The civilian government in Pakistan is crumbling as military top brass over ruling the government decisions and implementing their diktats…writes Manzoor Ahmed
As usual and very much on the expected lines, Pakistan’s military has yet again browbeaten the civilian leadership by imposing a retired general as the country’s defence secretary. It has done so in the face of dogged opposition from Prime Minister Nawaz Sharif who had reservations about the military’s nomination of retired Lt Gen Zamirul Hassan Shah. The announcement was made on August 25, after several weeks of internal tussle. After opposing his nomination for long, the government, in an apparent U-turn, made the announcement.
All this is happening even as there are rising demands of the Army Chief, Gen. Raheel Sharif, being given extension, even though the latter announced earlier in the year that he would retire when due and was not interested in seeking an extension. Nevertheless, demands from various quarters have included raising the retirement age from 60 years to 65 and even promoting Raheel as Field Marshal. Shah’s appointment had become a bone of contention for a while as the civil-military relationship, always simmering, was strained.
In a similar fashion last year, the military had forced the prime minister to take away the post of National Security Advisor from retired diplomat Sartaj Aziz and imposed retired Lt. Gen. Nasseer Khan Janjua. At official instance, Janjua was projected by sections of the media as a “thinking general” who headed a think tank and a man with deep intellectual and strategic insights.
In Gen. Shah’s case, the civilian leadership was not allowed to wait for the impending retirement in November of the Army Chief, Gen. Raheel Sharif. The government had wanted to continue with the present Number 2, Maj Gen Abid Nazir, another retired general, by making him as the Acting Defence Secretary. But the military pressures have prevailed. The post of defence secretary, the highest civil service position in that ministry, has for long been usurped by the military brass to accommodate retired or retiring fellow-generals.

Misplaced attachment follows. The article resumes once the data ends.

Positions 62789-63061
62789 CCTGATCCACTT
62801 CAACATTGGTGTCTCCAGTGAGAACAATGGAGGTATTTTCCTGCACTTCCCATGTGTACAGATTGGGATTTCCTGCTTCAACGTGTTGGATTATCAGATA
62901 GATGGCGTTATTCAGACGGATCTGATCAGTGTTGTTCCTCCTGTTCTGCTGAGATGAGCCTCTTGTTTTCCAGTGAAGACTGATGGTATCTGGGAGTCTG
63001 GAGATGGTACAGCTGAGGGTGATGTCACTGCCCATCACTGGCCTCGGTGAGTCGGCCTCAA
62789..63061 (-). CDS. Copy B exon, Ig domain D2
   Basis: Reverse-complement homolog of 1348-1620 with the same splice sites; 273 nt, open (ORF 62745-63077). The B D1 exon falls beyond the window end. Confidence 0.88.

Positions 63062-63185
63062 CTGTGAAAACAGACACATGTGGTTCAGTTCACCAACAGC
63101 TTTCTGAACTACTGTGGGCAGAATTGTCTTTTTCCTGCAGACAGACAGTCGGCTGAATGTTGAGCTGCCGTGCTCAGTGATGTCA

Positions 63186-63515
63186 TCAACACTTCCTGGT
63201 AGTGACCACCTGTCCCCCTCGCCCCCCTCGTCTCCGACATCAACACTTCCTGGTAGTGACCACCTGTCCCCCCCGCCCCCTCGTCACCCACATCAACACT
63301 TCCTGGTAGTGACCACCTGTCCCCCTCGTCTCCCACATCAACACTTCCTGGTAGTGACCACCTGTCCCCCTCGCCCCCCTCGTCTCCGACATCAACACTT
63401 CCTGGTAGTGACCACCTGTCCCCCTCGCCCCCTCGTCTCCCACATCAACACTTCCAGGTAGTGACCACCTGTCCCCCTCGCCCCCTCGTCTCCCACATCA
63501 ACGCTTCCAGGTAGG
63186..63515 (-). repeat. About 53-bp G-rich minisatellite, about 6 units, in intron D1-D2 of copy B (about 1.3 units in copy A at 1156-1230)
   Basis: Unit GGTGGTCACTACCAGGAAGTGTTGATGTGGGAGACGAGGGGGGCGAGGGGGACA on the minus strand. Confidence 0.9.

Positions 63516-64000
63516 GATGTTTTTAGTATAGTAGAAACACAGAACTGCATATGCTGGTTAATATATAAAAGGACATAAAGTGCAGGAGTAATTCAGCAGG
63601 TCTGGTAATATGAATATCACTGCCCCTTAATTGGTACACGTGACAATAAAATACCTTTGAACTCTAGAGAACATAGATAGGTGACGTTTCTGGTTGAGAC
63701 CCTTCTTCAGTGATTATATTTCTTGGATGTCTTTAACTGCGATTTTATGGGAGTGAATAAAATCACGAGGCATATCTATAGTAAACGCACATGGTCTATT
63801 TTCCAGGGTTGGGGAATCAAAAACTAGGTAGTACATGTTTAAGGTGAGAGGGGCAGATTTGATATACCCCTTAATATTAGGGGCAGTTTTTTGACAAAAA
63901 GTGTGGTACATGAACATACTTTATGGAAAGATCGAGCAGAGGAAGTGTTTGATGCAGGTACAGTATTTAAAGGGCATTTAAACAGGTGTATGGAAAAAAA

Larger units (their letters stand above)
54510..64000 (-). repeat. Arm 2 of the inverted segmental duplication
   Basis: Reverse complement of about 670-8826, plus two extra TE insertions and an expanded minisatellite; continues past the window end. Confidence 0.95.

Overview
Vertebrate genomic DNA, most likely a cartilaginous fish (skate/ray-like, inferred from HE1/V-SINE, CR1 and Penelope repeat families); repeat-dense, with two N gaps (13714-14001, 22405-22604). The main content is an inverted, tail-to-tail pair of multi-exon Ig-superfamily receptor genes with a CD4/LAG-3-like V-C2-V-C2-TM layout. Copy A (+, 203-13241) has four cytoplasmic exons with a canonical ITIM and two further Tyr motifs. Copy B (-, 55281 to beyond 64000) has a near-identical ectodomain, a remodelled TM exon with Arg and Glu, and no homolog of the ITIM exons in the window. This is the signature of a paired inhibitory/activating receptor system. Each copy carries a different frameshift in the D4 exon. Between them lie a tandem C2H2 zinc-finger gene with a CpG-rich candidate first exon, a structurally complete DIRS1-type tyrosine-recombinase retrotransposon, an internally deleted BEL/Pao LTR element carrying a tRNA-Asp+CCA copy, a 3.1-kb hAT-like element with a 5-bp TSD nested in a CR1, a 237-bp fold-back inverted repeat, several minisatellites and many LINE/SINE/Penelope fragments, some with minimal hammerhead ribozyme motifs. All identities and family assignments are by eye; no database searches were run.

Shah, who retired as the Adjutant General in January this year, replaces Lt. Gen.Alam Khattak who ended his two-year contract with the government in that post. His contract had ended on August 5. But the internal wrangling had prevented the announcement of successor for over three weeks and the place was lying vacant. Retired Gen Shah assumed office quickly on Thursday, along with the announcement, marking an end to what had virtually become a stand-off between the government and the GHQ on the bureaucratic posting.
The military had recommended Gen Shah’s name to the government for appointment as the defence secretary long before Gen Khattak completed his tenure. The government rejected the nomination and asked the military to nominate some other officer. “The government had some reservations about Gen Shah’s nomination,” a source in the Prime Minister Office conrirned to Dawn newspaper. The army, according to insiders, refused to change the nomination and insisted that Gen Shah must be appointed.
Awaiting Gen. Raheel Sharif’s retirement, the Nawaz Government had wanted to appoint a civilian officer in the key job. But the Prime Minister’s advisers counselled him to avoid straining relations with the military on the issue and accept Gen Shah’s nomination. Gen Shah’s appointment coincided with the easing of friction between the military and government on progress in implementation of the National Action Plan (NAP) against terrorism.
Even here, Nawaz succumbed to the military’s criticism of his government’s performance on NAP. Nawaz constituted Implementation and Review Committee of NAP under National Security Adviser, Gen. Janjua; approved creation of new wings of Frontier Corps; and expedited the process on enactment of antiterrorism laws that were allowed to lapse.
The military has continued to make deep inroads into areas and posts of rhe civilian bureaucracy. A day before the defence secretary’s appointment, the government appointed another retired general (Muzamil Hussain) as head of the Water and Power Development Authority.
The government’s Principal Information Officer Rao Tehsin has, for the record, rejected as ‘speculation’ the reports of the government having previously blocked Gen Shah’s appointment. The office of the defence secretary is the highest bureaucratic office in the defence ministry, but has a diminished role with the real powers resting with the GHQ. The position, nevertheless, has gained significance because of the fragile civil-military balance and upcoming transition in military.
The federal government normally appoints the defence secretary on the advice of the army chief as part of an unwritten tradition. However, there have been exceptions. The Pakistan Peoples’ Party government removed retired Lt Gen Naeem Lodhi at the peak of Memogate in January 2012 and gave Nargis Sethi, a civilian bureaucrat and the only lady to hold the position so far, additional charge of the ministry for seven months before reverting to the agreed arrangement in July 2012 by appointing retired Lt Gen Asif Yasin Malik.
The latest round of developments is bound to impact Nawaz Sharif’s choice of successor to the Army Chief for which the process, obviously a secret exercise, is supposed to be on. Analysts say Raheel Sharif will have a bigger say in the choice of successor than any previous retiring army chief.